I never got to see the band with Jerry as I was still a kid... But I saw them at the Forum in 09 and that was ORGASMIC!
I was 20 yrs old and it was 1985. Dead were playing Hampton-3rd night. I was listening to the studio albums and--- "Dead Set" during my teenage years--enjoying it immensely but still not "getting it." I was into the concert very much but then at some point I was close to the stage on the left side of Jerry looking directly at him right as they kicked into "Terrrapin". I'll never forget that feeling of hearing that beautiful song rendered so soulfully by Jerry himself. Right then and there I was a Deadhead for life. A few months later and I was on summer tour for the Dylan/ Tom Petty/ Dead stadium shows and Jerry's subsequent diabetic coma.
my brothers got nabbed the night before - poker showed me and johnny hospitality by a campfire with tequila and friendship and sympathy - next day the show and it really made me want to get back into playing piano seeing bruce hornsby tink away with vinnie (never forgot how well bruce and vinnie handled the chair together, it was bittersweet to see vinnie alone later on, but I appreciated him nonetheless on his own and loved way to go) - jack straw opener felt like a crowd of people had just staked a claim and called this place home for however long - amazing how generations of people were present... grandparents, parents, little children - jerry's guitar was playing my arms - bobby played the clown during estimated - felt a part of the band and the music - people were sweet, inviting and oh so strange... but then it was mostly me ;) it was the only concert in my life that felt like a dream. waking up was a bummer. what now? what now? yeah, right now. ;) keep searching like a dummy for years after that or so it seemed. took me years to appreciate - but that's just the story. gratitude explains the feeling of my first show.... and we got around to playing the piano again and mixing old training with song after song from the dead songbook through the coming years. got a taste for playing grand pianos in college, in the dark, hearing the band in my head as fingers blindly moved over the keys. actually got a chance a few nights to jam with stu allen here in our hometown when we were both teenagers... always loved playing a terrapin though never saw one. every little thing can change a story, you're only as young as the last time you changed your mind --- first show brought me back to the piano and told me stories that would echo as all the years combined and melted into the dream. cheers.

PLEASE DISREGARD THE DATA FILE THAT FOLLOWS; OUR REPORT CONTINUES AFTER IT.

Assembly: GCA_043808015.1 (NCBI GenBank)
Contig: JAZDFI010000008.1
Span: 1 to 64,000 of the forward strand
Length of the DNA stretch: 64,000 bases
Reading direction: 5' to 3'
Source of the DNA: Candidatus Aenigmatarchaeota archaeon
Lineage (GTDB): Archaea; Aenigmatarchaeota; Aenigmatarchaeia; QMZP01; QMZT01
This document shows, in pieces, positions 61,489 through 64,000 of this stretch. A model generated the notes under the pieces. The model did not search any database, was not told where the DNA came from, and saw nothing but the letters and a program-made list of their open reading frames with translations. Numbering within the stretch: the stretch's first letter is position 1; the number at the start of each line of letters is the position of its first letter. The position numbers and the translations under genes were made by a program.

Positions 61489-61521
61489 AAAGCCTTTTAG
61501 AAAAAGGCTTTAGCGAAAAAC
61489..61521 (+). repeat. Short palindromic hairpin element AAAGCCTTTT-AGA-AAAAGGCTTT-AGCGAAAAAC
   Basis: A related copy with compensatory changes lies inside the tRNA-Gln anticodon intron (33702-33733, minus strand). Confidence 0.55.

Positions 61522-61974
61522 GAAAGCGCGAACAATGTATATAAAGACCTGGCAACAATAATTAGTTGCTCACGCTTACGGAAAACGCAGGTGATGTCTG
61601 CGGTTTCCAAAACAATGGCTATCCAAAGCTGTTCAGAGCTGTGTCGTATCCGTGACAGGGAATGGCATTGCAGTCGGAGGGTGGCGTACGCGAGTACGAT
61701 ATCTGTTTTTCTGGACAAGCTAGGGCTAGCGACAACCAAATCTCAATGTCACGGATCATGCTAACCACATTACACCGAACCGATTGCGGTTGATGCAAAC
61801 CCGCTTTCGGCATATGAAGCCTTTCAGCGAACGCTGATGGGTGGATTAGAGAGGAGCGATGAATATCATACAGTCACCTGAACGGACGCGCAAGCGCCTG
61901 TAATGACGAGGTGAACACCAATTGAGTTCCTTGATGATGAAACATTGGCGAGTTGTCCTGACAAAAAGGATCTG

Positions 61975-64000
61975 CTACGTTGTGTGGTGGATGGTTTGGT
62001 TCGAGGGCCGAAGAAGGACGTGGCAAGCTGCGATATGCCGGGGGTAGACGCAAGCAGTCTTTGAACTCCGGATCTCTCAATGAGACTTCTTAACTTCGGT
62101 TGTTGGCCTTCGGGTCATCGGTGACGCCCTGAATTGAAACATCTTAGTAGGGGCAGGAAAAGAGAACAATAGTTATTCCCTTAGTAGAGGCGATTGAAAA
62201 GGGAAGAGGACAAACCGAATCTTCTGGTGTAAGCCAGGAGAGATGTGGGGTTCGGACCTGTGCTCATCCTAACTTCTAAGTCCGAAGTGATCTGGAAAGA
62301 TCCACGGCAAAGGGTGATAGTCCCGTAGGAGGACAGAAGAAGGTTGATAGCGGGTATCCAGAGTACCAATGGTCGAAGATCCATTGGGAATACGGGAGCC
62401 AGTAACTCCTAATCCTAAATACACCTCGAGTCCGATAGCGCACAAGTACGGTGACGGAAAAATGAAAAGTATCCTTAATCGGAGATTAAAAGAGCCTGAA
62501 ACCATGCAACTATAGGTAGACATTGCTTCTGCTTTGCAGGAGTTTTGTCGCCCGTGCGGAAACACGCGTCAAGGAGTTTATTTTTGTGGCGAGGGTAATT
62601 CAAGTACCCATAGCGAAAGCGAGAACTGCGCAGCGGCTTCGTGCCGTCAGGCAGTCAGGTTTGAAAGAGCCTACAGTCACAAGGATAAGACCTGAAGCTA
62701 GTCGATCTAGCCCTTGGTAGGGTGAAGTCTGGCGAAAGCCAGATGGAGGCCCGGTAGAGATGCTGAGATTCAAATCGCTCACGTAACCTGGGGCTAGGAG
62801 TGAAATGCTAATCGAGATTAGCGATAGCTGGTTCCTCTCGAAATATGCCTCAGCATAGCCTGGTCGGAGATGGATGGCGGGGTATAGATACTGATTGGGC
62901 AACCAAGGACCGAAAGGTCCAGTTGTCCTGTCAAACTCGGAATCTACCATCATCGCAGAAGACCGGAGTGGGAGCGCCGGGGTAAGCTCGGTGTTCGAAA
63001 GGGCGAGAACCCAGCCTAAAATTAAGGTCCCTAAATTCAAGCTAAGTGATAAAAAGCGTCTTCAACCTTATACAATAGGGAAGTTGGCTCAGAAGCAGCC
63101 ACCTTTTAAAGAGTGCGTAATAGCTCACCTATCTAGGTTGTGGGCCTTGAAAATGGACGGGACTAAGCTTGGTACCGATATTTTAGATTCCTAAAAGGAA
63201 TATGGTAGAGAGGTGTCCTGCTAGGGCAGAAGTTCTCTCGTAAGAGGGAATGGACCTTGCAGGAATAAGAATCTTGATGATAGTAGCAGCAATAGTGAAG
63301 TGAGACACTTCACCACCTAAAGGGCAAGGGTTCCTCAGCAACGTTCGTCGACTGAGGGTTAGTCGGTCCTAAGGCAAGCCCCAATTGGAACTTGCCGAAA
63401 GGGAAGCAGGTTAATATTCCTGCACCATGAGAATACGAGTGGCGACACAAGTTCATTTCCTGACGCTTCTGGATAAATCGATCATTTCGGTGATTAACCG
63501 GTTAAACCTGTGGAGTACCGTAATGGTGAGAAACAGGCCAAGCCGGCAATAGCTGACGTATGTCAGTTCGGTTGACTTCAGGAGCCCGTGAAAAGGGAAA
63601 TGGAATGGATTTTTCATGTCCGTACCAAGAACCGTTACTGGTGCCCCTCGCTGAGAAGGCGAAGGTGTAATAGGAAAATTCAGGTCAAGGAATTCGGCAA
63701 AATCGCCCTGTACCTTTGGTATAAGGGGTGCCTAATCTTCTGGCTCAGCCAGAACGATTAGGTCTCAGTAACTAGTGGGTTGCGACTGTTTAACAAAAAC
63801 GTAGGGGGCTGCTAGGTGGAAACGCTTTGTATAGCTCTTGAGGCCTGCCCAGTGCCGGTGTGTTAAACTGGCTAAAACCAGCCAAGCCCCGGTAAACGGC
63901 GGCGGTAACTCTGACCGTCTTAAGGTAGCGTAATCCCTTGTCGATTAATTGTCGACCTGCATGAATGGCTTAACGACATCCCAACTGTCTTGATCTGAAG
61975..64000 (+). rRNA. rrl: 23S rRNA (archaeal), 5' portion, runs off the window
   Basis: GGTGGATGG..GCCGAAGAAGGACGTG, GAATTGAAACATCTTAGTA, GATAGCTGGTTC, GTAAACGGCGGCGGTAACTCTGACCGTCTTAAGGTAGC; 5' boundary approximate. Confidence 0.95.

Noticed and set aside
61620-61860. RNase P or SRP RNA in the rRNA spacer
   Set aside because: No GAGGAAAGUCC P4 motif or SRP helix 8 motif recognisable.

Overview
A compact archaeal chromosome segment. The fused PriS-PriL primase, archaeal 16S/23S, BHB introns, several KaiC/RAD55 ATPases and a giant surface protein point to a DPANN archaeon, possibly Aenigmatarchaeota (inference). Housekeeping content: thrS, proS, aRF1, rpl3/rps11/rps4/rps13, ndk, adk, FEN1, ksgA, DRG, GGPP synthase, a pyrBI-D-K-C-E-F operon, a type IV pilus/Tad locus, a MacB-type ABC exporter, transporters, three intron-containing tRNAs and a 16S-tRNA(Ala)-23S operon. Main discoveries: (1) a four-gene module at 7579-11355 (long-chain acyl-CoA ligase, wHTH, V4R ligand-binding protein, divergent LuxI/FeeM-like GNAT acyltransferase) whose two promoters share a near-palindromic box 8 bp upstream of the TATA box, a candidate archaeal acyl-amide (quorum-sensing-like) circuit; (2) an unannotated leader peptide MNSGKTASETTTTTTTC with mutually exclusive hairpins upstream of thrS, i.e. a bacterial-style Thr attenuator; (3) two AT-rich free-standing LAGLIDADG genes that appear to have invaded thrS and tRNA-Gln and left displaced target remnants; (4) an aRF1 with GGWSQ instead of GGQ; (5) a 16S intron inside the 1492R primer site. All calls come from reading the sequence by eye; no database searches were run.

For me, attending the Winterland show 6/17/75, billed as "Jerry Garcia & Friends" was a big one. The one & only show where I saw & heard the Dead on their home turf...I'd hitchhiked across country from Washington, DC in 1974, staying with a friend at 23rd & Church Streets for almost a year. Bob Weir & his band, Keith & Donna's band opened the show, so I was blown away by the Grateful Dead coming on stage, especially hearing "Franklin's Tower" for the first time. By then I was a confirmed Deadhead, but hearing them play in S.F. put the seal on the diploma! It didn't hurt that I got to dance with a cute lady there...serindipity in the moment.